The euro rose for a third day against the dollar Currency Trading Accounts on speculation bond purchases by Asian nations will help stem a funding crisis in Europe.
The shared currency gained versus 10 of its 16 major counterparts before a bond auction in Spain tomorrow that may see demand from China, which has expressed interest in buying the nation’s debt.
China has voiced support for Europe, with Vice Premier Li Keqiang last week expressing confidence in Spain’s financial markets and pledging more purchases of that country’s debt.
The euro rose to $1.3004 at 12:58 p.m. in Tokyo from $1.2974 in New York yesterday. It was at 108.10 yen from 107.99 yen. The dollar bought 83.14 yen from 83.24 yen.
The so-called Aussie fell 0.2 percent to 98.54 U.S. cents. It touched 98.04 U.S. cents earlier, the lowest level since Dec. 9. The currency declined to 81.94 yen from 82.17 yen.
Spain will sell up to 3 billion euros ($3.9 billion) of 2016 bonds and Italy will offer as much as 6 billion euros of 2015 and 2026 bonds tomorrow, according to data compiled by Bloomberg.Portugal will sell up to 1.25 billion euros of 2014 and 2020 bonds today.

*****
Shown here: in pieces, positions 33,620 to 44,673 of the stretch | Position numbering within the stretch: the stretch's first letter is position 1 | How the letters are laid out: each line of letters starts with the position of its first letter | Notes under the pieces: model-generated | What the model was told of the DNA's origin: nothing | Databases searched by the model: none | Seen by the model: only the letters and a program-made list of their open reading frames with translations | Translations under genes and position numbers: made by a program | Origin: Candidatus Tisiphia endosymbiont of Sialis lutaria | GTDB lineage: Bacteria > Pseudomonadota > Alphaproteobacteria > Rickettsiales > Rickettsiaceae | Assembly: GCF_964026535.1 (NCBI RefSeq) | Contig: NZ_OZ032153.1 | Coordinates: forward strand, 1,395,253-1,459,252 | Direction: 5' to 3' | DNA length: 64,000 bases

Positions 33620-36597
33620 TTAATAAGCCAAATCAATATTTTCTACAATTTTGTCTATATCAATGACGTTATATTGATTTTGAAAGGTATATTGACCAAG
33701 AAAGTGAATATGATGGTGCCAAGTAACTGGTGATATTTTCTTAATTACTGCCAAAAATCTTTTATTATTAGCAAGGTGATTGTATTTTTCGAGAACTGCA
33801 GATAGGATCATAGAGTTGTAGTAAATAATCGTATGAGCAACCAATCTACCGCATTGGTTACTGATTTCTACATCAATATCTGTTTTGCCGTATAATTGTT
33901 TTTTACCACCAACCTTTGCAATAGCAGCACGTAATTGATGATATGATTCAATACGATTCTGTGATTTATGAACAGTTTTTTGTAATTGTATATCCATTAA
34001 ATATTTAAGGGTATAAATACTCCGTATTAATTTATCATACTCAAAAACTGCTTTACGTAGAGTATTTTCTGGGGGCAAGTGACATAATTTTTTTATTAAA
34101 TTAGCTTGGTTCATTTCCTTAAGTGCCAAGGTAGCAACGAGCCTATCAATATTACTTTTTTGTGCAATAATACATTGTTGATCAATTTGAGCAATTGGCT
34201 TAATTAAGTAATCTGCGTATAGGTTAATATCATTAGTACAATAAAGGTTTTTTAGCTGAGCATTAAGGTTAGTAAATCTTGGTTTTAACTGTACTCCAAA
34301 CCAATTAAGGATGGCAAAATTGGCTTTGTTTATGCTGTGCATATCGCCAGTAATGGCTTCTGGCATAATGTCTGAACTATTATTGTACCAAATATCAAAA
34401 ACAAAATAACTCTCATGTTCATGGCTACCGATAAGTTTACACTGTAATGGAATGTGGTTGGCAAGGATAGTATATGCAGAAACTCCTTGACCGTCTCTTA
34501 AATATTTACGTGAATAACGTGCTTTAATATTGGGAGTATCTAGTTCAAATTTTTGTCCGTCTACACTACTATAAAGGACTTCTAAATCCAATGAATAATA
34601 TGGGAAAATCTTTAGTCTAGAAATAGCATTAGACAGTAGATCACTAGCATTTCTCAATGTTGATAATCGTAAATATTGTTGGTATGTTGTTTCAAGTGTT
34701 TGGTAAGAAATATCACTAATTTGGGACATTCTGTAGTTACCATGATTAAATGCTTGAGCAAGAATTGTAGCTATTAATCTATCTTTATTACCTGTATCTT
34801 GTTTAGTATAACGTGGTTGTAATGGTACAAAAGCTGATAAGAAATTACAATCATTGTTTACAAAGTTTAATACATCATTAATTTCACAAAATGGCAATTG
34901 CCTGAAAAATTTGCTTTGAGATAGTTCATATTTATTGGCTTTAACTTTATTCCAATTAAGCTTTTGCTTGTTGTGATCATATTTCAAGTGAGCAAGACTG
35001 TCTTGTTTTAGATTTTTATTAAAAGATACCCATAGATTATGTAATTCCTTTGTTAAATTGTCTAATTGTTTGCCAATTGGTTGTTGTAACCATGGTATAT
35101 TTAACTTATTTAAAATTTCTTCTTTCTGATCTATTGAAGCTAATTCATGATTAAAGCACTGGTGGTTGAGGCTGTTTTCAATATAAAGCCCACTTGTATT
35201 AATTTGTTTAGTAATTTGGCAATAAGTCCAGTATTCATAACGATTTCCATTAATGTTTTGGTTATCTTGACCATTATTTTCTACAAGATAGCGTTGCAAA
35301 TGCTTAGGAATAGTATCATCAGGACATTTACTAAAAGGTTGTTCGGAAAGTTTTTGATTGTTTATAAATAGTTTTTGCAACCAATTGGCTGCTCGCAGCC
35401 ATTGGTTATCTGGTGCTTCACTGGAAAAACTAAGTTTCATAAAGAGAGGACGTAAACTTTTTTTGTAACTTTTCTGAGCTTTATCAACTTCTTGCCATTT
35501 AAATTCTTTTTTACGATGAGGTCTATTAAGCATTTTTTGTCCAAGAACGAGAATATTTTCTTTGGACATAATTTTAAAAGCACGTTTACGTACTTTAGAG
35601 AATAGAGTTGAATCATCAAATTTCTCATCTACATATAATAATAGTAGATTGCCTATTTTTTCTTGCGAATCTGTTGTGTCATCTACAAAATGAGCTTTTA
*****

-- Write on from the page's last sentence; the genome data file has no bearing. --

The euro rebounded yesterday after Japan said it plans to buy bonds issued by the European Union’s financial-aid funds, echoing a pledge by China to help stem the region’s debt crisis. Widening budget gaps and a surge in bond yields forced Greece and Ireland to accept bailouts last year.
The Australian dollar fell to a one-month low against the greenback amid concern worsening floods will slow growth and keep the Reserve Bank from raising interest rates.